MIDS-LVT[edit]

The MIDS family includes 3 main variants.

  • LVT(1), which was developed for integration on a multitude of surface and airborne platforms, and is characterized by PhEN 3910, MIL-STD-1553B, Ethernet, and X.25 physical interfaces, and the adoption of both Voice and TACAN functions.
  • LVT(2) was developed by the US, specifically to satisfy the requirements set by the US Army. This terminal is characterized by unique power supply and blower systems, and by the Army Data Distribution System Interface (ADDSI) X.25 interface.
  • FDLT or LVT(3) (Fighter Data Link Terminal) specifically developed to meet the requirements of F-15 fighter platforms.

Additional variants:

  • MoS (MIDS On Ship) designed for rack mounting (in place of JTIDS), with specific power supply and high power amplifier units.

Overall 11 different variants of the MIDS-LVT are known.

One commonly used instance of an MIDS is the MIDS Low Volume Terminal (MIDS-LVT) which has been funded by the United States, France, Germany, Italy, and Spain and developed by MIDSCO, a joint venture by Thomson CSF, GEC, Siemens, Italtel, and Enosa. Another such terminal is the MIDS-JTRS (MIDS Joint Tactical Radio System), which is currently under development by the United States. An older MIDS is the JTIDS (Joint Tactical Information Distribution System). Currently, there are three production lines, which are competitors: ViaSat, Inc (USA), Data Link Solutions LLC (USA), and EuroMIDS (Europe).

Variations of MIDS-LVTs[6][7]
Families Terminal Type Specification Function interface Platforms
L×W×H [cm] Weight
[kg]
Max Power Output
[Watt]
Link-16
IJMS
Voice TACAN 1553 X.25 Ethernet
(3) MIDS-LVT(3)
USQ-140(V)3(C)
Term: 34×19×19
RPS: 34×6×19
Term: 16.8
RPS: 3.5
50 × × McDonnell Douglas F-15
Mitsubishi F-15J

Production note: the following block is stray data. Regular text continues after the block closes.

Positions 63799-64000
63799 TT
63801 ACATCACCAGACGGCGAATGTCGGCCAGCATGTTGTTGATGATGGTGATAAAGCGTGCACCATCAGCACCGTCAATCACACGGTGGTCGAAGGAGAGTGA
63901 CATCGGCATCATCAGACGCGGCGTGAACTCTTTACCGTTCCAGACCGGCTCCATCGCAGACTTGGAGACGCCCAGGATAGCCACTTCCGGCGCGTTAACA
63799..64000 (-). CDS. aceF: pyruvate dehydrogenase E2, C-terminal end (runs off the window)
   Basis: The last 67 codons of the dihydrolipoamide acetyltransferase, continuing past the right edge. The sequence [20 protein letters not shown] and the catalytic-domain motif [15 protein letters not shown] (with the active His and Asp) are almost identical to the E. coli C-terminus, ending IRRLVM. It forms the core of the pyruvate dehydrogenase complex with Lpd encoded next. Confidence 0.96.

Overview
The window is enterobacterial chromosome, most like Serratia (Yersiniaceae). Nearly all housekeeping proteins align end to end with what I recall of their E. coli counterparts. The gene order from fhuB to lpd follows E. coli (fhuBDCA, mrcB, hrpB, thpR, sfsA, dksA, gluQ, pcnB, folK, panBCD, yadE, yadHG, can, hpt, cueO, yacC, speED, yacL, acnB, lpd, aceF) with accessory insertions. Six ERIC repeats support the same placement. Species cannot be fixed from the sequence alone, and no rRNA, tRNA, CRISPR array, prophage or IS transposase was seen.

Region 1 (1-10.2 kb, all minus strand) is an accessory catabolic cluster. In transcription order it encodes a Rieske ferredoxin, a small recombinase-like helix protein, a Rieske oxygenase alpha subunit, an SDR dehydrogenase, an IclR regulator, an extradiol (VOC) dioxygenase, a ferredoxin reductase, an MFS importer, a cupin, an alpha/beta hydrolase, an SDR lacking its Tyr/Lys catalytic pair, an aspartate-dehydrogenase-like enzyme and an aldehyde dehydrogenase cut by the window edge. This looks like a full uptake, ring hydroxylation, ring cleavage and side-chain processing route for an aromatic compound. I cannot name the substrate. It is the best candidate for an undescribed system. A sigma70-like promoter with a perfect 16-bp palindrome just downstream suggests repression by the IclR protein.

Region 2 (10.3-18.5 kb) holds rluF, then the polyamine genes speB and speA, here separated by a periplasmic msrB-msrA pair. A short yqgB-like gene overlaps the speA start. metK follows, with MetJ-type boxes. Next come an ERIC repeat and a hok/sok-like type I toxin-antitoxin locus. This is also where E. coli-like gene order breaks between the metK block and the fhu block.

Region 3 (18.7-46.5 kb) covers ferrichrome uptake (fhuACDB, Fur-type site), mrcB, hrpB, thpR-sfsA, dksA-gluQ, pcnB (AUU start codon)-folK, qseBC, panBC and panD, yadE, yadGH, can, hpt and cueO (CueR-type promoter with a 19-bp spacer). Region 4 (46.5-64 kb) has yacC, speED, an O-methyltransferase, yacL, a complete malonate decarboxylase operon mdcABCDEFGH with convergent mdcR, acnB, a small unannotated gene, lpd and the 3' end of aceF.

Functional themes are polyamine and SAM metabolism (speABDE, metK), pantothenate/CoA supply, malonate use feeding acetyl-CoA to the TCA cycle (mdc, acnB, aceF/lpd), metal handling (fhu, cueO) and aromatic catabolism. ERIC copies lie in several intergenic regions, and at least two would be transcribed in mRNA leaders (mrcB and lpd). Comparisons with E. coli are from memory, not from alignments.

UCAVs
(1) MIDS-LVT(1)
USQ-140(V)1(C) RT-1840
Term: 22.2
RPS: 6.5
200
(1000W with HPAG)
× × Platform D Northrop Grumman E-2D
McDonnell Douglas F/A-18
Eurofighter Typhoon
Dassault Rafale
MIDS-LVT(4)
USQ-140(V)1(C) RT-1841
Saab JAS 39
・Ground
MIDS-LVT(5)
USQ-140(V)5(C) RT-1841
・Maritime
AWACS
MIDS-LVT(6)
USQ-140(V)1(C) RT-1842
200 × Lockheed AC-130
General Dynamics F-16
MIDS-LVT(7)
USQ-140(V)1(C) RT-1843
Northrop Grumman B-2
(2)/(11) MIDS-LVT(2)
USQ-140(V)2(C) RT-1785
Term: 34×19×19
Overall: 63×33×21
Term: 17.4
PSA: 11.6
Cooling Unit: 4.6
Mounting Base: 3.1
× Platform J ・Ground forces
MIDS-LVT(11)
USQ-140(V)11(C) RT-1868
× TACP

References[edit]

  • Multifunctional Information Distribution System (MIDS) Low Volume Terminal (LVT) Development and Integration Programs Towards LINK-16 Network Centric Allied/Coalition Operations (UNCLASSIFIED/UNLIMITED), Roberto Sabatini (MAJ Italian Air Force) et al.
  1. ^ U.S. Army Weapons Systems 2013-2014, Department of Army, Skyhorse Publishing, Inc., Dec 13, 2013
  2. ^ U.S. Army Weapons Systems 2013-2014, Department of Army, Skyhorse Publishing, Inc., Dec 13, 2013
  3. ^ Multifunctional Information Distribution System (MIDS) Low Volume Terminal (LVT) Development and Integration Programs Towards LINK-16 Network Centric Allied/Coalition Operations, UNCLASSIFIED/UNLIMITED, page 11-8
  4. ^ Multifunctional Information Distribution System (MIDS) Low Volume Terminal (LVT) Development and Integration Programs Towards LINK-16 Network Centric Allied/Coalition Operations, UNCLASSIFIED/UNLIMITED, page 11-8
  5. ^ 2010 Weapon Systems By Defense Department, Government Printing Office, Google Books, 2014
  6. ^ Data Link Solutions LLC (2009). "DLS Platforms - Frequently Asked Questions". Retrieved December 31, 2011. 
  7. ^ Data Link Solutions (2010). "DLS MIDS FDL". Retrieved January 2, 2012. 

See also[edit]

External links[edit]